Of all the games remaining on the Buccaneers’ schedule, Sunday night’s game against Dallas was the one I least expected them to win.
Still, this 26-20 defeat hurts. It hurts a lot.
Depending on what happens in the Redskins/Panthers game tonight, the Bucs may no longer control their own destiny in the NFC playoff race. A Washington win puts the ‘Skins a half-game ahead of the Bucs. Tampa Bay is also now one game behind Atlanta in the NFC South.
Why did they lose to the team with the NFC’s best record? Well, you can’t turn it over four times. Two of those miscues led to ten precious points. Jameis Winston lost a fumble and threw three picks (one of them was an INT on a Hail Mary at the end of the half, but still.)
There was also the dumb head-butt by Winston that cost his team 15 yards when they were in the red zone late in the first half.
The right tackle position continues to be a big problem, albeit one that I have not talked about much on this blog. Winston didn’t have much time to throw on many occasions; heck, I saw him in person running for his life against the Saints the previous week down at Ray-Jay. This team needs Demar Dotson back a.s.a.p.
And the defense, which had been forcing turnovers at will during the five-game winning streak, only got one takeaway against Dallas. The Bucs couldn’t turn it into points.
And yet, late in the game, trailing by six, the Buccaneers still had two more chances to drive down the field and win the game. But they didn’t come close to the blue-painted end zone at the other end of the field.
On a side note, I got a chuckle out of Ezekiel Elliott jumping into that huge Salvation Army kettle after his touchdown run. Yes, he got flagged for it, but if you’re going to throw flags for silly stuff like that, then the Lambeau Leap should draw a penalty every time. Think about it.
So in order for the Bucs to make the playoffs, they have to win their final two games, at New Orleans and at home against Carolina. That’s the first order of business. They may/may not need help, depending on what the Redskins do tonight. But in order to win the NFC South, the Buccaneers would need the red-hot Falcons to lose their last two. Atlanta finishes with the Panthers on the road and the Saints at home.
Don’t give up yet, Bucs fans.
Photo Courtesy: AP
Here’s one thing about this painful-to-watch season for the Tampa Bay Buccaneers. They are in the running for the No. 1 overall pick in next year’s draft.
The Bucs are 2-11 right now, and are tied with the Jets, Titans, Jaguars and Raiders for the worst record in the NFL. As of this writing, Tampa Bay would own the top pick due to strength of schedule (or lack thereof.) Anyway, it’s some tiebreaker that could change between now and the end of the regular season.
The Buccaneers need a quarterback – badly. Oregon QB Marcus Mariota, who was named a finalist for the Heisman trophy on Monday night, is the name that keeps popping up. If he is still available whenever Tampa Bay is on the clock, the Bucs need to grab him. But taking Mariota will not solve the problems for an offense that has been painful that has trouble just scoring 20 points in a game.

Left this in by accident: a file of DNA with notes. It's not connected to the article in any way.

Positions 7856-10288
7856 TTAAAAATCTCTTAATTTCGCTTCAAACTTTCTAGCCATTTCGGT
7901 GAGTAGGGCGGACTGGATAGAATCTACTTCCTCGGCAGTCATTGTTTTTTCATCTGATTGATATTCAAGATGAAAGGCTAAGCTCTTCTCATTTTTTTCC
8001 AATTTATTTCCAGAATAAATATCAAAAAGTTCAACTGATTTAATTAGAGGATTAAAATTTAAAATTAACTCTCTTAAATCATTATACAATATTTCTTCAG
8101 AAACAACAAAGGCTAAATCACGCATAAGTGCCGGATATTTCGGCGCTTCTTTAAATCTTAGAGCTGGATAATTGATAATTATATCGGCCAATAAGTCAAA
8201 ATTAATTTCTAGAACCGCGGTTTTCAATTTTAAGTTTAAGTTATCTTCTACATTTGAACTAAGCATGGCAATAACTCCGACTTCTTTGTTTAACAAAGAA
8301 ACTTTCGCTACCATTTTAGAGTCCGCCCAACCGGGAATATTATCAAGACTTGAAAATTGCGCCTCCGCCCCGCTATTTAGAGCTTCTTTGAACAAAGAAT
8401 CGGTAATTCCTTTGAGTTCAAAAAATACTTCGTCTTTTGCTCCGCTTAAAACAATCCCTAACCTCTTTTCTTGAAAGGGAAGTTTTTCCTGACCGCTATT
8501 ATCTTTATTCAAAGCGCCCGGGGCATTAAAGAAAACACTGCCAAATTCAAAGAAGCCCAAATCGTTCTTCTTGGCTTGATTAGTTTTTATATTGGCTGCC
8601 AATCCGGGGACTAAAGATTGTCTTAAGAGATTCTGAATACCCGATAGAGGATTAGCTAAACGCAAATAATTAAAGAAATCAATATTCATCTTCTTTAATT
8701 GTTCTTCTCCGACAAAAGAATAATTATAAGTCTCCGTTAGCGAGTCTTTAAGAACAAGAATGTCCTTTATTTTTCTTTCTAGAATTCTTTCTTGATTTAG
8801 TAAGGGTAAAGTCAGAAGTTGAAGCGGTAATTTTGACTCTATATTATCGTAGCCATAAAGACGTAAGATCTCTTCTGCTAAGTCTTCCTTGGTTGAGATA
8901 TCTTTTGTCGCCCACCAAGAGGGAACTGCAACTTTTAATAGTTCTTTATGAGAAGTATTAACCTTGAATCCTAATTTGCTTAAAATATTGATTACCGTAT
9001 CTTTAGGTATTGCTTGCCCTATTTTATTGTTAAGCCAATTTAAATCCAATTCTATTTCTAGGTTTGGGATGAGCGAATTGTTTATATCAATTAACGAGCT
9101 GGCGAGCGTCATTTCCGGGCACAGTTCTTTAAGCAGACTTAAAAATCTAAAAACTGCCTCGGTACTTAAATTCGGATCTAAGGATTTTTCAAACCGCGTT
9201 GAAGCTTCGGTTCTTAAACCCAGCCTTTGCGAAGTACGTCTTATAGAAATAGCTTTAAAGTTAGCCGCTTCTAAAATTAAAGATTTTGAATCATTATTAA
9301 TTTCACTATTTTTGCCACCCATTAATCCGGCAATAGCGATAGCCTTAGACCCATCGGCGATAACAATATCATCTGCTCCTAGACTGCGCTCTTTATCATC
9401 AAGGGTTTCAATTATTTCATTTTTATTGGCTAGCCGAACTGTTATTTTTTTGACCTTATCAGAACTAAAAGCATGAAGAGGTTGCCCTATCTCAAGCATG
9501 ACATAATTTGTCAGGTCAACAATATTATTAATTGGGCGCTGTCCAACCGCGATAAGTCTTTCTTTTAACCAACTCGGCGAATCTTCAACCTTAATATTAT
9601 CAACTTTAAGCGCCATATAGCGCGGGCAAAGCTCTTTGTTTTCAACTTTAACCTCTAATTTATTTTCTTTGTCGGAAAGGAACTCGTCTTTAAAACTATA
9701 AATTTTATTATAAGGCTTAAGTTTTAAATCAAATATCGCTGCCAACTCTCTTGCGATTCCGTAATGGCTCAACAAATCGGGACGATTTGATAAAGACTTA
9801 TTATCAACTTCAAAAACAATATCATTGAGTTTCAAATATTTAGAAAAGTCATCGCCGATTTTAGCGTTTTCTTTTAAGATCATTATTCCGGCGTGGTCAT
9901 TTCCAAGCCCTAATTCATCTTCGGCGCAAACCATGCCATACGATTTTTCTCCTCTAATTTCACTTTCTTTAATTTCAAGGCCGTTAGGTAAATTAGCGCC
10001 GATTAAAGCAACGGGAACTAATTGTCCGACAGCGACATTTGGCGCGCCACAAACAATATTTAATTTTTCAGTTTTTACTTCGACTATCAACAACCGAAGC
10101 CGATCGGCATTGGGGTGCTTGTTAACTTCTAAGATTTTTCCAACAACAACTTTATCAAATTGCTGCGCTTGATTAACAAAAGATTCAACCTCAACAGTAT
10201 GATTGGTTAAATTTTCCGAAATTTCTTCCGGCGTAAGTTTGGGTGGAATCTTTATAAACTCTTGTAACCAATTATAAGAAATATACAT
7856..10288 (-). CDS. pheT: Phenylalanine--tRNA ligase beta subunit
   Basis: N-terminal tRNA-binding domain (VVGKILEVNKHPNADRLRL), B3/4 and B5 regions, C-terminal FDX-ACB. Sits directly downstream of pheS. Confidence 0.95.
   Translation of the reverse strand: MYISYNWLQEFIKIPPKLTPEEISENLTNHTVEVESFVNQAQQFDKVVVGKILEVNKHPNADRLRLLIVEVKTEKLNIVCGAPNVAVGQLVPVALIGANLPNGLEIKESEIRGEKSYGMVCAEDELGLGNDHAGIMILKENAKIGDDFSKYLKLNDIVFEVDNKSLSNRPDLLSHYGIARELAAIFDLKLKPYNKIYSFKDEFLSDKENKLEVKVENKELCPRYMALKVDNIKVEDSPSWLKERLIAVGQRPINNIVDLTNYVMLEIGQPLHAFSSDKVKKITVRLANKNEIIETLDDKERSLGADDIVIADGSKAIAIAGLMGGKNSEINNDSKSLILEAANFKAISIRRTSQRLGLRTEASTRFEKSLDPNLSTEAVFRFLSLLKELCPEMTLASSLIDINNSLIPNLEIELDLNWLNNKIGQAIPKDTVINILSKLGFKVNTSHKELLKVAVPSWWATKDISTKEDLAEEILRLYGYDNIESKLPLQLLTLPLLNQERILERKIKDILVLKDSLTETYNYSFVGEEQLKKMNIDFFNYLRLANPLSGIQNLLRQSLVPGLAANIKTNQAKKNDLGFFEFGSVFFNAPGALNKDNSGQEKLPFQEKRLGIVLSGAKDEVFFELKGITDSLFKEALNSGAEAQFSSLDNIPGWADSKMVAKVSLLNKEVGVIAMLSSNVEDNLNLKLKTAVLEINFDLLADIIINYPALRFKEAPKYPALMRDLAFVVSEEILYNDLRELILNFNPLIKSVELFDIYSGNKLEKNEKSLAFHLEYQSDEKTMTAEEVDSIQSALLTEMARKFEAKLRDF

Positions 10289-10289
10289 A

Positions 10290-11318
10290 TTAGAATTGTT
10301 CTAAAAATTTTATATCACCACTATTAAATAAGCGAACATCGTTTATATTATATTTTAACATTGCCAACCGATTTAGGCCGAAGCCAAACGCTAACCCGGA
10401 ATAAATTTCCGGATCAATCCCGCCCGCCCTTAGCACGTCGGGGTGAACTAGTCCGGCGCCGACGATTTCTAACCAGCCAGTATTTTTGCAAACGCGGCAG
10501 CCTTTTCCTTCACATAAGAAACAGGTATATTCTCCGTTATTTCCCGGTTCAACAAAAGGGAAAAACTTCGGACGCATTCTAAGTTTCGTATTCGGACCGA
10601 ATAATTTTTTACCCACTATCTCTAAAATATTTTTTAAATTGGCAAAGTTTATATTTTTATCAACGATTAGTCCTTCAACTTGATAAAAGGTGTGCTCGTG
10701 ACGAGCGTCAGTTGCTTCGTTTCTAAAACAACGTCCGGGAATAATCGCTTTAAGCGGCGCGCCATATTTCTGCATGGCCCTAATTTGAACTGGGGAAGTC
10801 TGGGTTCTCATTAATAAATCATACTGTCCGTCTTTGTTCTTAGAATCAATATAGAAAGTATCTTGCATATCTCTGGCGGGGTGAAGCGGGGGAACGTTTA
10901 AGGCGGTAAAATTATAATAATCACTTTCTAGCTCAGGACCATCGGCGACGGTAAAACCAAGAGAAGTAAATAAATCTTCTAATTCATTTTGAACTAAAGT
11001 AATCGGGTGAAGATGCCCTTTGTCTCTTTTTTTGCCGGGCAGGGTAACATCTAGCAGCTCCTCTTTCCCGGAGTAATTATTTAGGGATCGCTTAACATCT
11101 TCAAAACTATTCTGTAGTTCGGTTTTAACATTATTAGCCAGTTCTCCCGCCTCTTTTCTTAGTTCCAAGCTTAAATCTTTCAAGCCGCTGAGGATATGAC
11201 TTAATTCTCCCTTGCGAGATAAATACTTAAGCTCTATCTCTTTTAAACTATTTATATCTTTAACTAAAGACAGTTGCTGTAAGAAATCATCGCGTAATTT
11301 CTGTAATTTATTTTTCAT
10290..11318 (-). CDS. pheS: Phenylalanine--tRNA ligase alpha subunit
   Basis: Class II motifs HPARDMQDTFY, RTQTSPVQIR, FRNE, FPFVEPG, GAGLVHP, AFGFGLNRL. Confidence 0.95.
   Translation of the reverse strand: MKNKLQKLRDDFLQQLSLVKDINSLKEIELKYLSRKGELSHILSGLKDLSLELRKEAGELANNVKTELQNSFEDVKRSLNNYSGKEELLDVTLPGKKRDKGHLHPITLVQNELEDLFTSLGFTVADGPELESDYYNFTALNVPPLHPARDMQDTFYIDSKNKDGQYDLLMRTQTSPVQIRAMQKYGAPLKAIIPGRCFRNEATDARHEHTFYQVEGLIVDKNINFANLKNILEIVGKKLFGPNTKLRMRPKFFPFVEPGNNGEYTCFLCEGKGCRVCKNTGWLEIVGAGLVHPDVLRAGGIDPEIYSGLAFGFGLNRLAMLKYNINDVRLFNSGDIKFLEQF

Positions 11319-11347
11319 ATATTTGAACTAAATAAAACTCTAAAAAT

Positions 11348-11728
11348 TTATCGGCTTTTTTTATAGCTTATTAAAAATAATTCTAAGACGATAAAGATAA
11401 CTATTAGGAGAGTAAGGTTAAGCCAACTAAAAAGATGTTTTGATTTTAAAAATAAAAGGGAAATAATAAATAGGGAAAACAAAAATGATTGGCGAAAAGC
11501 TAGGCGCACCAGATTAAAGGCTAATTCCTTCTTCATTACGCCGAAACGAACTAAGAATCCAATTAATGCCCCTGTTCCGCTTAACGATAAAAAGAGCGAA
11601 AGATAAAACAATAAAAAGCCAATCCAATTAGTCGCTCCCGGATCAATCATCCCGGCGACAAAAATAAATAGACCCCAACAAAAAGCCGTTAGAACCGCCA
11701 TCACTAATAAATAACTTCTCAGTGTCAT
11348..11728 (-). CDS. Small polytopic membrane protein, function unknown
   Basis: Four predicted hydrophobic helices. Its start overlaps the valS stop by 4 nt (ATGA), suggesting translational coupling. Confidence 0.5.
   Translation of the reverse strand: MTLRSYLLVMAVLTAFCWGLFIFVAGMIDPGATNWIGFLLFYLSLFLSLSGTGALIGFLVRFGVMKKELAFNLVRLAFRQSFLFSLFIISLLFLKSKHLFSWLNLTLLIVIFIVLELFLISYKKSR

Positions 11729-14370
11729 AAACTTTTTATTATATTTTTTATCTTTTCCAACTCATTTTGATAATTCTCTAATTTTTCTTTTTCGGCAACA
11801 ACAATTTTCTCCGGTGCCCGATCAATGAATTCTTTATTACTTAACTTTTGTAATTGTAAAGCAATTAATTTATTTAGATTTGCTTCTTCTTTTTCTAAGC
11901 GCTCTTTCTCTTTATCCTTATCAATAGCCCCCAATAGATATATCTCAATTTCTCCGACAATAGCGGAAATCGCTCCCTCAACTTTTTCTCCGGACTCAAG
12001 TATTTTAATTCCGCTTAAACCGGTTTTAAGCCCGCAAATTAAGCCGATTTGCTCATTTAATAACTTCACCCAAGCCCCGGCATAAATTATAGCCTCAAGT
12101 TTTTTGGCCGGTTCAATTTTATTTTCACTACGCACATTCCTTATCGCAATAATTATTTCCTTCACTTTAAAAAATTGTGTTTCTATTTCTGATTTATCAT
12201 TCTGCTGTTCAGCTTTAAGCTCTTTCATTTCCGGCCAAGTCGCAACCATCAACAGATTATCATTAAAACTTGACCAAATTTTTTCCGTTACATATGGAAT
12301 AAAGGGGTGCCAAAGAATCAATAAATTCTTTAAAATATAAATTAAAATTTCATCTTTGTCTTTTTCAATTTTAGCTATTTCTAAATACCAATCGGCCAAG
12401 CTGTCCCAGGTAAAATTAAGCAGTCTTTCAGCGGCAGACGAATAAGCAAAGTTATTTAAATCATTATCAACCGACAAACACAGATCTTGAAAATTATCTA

Mariota won’t do well in Tampa if nobody can protect for him. The offensive line, which was overhauled before the season, needs to be revamped again. As bad as Josh McCown has been this year, I would argue that the guys in charge of protecting the quarterback have been the biggest disappointment in 2014. Players like Evan Dietrich-Smith, Anthony Collins, Oniel Cousins, Demar Dotson have not produced. And Logan Mankins – who was acquired before the season began – has only made headlines when he gets called for holding. They are also partly responsible for the abysmal running game. Tampa Bay is 31st in rushing yards, averaging only 78 yards per game.
So for all the fans (including me) who would love to see Mariota in a Bucs uniform, I say bring it on. But let’s hope Lovie Smith and Jason Licht also draft some guys who can do damage in the trenches.
Photo Courtesy: AP
When a football team has a 2-10 record, there are many problems that can be singled out: quarterback play, no running game, bad play-calling, etc.
Then there are penalties – all those penalties.
In Sunday’s loss to the Bengals at Ray-Jay, the Buccaneers were penalized a whopping 13 times for 94 yards. Mind you, those are the infractions that were accepted by Cincinnati; it doesn’t count the penalties that are declined. And according to nflpenalties.com, the Bucs are tied for the most-penalized team in the NFL. Tampa Bay has been flagged 102 times, tied for most with Seattle (of all teams.) That’s an average of 8.5 penalties per game.
To me, penalties = lack of discipline.
As I mentioned in my last post, if we the fans slammed former head coach Greg Schiano for having an undisciplined football team, then we need to treat Lovie Smith the same way. Smith took the blame for that unacceptable 12-men-on-the-field penalty that cost the Bucs a chance to kick a game-winning field goal yesterday. While that was the most glaring mistake, penalties in the red zone cost the Bucs chances to score touchdowns against field goals (I’m looking at you, offensive line.) Anthony Collins and Demar Dotson are among the most penalized players in the NFL. Yep, they both play in the trenches.
There is plenty of yellow laundry to go around: offense, defense, special teams, you name it. Heck, these days the Bucs can’t seem to get a big play without having it called back.
Photo Courtesy: tbo.com